This has not been widely recognized among clinicians caring for patients with this deadly disease. Recognizing extrapulmonary comorbidities will have important implications for management, treatment, and potentially outcomes in this patient population.

Pulmonology Advisor: What are some of the proposed mechanisms underlying these systemic abnormalities?

Drs de Jesus Perez and Nickel: In this review we propose a paradigm in which metabolic abnormalities, genetic injury, and systemic inflammation create a state of global vascular dysfunction in patients with PAH. This renders these patients susceptible for organ dysfunction outside the pulmonary circulation.

Pulmonology Advisor: What are the relevant implications for clinicians, including screening and treatment considerations?

Drs de Jesus Perez and Nickel: Since the field of systematic research of extrapulmonary morbidities in patients with PAH is still in its early development, there are no defined screening or treatment guidelines. However, it is important to recognize that beyond thyroid dysfunction and insulin resistance, patients with PAH are at increased risk for kidney dysfunction and coronary artery disease. Clinicians caring for patients with PAH should screen for these comorbidities on a routine basis.

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Pulmonology Advisor: What should be next steps in terms of research on this topic?

Drs de Jesus Perez and Nickel: Carefully designed clinical studies need to be carried out to help us better understand the molecular underpinnings of organ dysfunction outside the pulmonary circulation in PAH. It is possible that pathways that are disturbed in the pulmonary circulation (such as BMP-signaling) are also affected outside the lungs, leading to a specific dysfunction.

Furthermore, we need to investigate other vascular beds in these patients. For instance, the retinal microcirculation is easily accessible and highly versatile in health and disease. There are preliminary data that the retinal circulation is affected in patients with PAH.5 It will be important to explore whether we can use changes in the retinal microcirculation as a potential biomarker that can help us predict response to treatment or clinical worsening in patients with PAH.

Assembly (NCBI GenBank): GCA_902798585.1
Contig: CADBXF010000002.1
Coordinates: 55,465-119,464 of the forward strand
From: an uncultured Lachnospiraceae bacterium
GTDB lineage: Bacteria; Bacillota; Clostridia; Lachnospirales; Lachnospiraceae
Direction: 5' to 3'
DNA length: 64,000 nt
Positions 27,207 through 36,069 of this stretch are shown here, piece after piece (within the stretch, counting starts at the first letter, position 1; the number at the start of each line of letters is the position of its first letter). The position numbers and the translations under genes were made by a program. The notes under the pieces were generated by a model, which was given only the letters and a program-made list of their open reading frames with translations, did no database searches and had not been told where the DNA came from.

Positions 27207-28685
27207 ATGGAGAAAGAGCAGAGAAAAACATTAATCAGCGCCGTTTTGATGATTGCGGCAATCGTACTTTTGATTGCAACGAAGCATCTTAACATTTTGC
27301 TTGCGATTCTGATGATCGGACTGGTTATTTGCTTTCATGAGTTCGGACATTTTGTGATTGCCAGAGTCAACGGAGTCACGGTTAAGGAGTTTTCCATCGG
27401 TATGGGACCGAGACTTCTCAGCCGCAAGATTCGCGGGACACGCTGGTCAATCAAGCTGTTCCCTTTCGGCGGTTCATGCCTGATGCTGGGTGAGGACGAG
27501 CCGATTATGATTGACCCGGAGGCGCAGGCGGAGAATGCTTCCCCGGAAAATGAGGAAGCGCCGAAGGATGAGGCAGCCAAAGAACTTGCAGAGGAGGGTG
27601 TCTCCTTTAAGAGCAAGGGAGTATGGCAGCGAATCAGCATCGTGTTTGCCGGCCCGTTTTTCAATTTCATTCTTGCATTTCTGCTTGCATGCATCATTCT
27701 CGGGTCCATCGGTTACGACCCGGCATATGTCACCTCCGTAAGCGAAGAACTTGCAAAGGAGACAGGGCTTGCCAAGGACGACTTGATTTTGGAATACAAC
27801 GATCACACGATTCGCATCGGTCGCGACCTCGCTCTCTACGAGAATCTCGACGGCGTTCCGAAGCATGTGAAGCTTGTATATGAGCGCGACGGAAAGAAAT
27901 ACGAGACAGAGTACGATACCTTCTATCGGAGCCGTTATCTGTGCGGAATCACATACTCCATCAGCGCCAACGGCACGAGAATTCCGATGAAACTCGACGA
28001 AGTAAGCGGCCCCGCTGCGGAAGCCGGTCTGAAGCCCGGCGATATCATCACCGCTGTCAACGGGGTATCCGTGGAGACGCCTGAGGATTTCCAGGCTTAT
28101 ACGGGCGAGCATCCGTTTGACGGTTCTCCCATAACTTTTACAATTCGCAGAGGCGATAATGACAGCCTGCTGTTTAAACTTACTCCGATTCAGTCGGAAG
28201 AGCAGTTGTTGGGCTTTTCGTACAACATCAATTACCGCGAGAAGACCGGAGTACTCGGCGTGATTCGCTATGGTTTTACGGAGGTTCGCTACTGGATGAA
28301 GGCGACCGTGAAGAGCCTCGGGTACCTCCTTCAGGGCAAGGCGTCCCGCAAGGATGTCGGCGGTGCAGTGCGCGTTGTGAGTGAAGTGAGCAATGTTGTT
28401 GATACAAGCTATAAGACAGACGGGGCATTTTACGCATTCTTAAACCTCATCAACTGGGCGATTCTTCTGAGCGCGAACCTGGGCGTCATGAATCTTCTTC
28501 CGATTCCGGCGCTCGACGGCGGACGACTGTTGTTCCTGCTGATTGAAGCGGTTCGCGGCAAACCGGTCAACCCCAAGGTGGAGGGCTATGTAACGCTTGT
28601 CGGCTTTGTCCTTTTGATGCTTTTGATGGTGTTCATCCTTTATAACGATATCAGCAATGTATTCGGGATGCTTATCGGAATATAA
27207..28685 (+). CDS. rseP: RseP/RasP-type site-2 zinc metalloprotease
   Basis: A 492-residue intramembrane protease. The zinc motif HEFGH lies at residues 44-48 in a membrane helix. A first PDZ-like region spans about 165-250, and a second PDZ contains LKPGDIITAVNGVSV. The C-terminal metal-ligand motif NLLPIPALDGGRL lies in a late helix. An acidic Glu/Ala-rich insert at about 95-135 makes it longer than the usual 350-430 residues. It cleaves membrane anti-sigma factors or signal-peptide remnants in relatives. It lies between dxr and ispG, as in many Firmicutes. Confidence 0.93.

1. Nickel NP, Yuan K, Dorfmuller P, et al. Beyond the lungs: Systemic manifestations of pulmonary arterial hypertension [published online September 12, 2019]. Am J Respir Crit Care Med. doi:10.1164/rccm.201903-0656CI

2. Malenfant S, Brassard P, Paquette M, et al. Compromised cerebrovascular regulation and cerebral oxygenation in pulmonary arterial hypertension. J Am Heart Assoc. 2017;6(10):e006126.

3. Hughes R, Tong J, Oates C, Lordan J, Corris PA. Evidence for systemic endothelial dysfunction in patients and first-order relatives with pulmonary arterial hypertension. CHEST. 2005;128(6 Suppl):617S.

4. Siu CW, Zhang XH, Yung C, Kung AW, Lau CP, Tse HF. Hemodynamic changes in hyperthyroidism-related pulmonary hypertension: a prospective echocardiographic study. J Clin Endocrinol Metab. 2007;92:1736-1742.

5. Chyou AC, Klein BEK, Klein R, et al. Retinal vascular changes and right ventricular structure and function: the MESA-Right Ventricle and MESA-Eye studies. Pulm Circ. 2018;9(1):2045894018819781.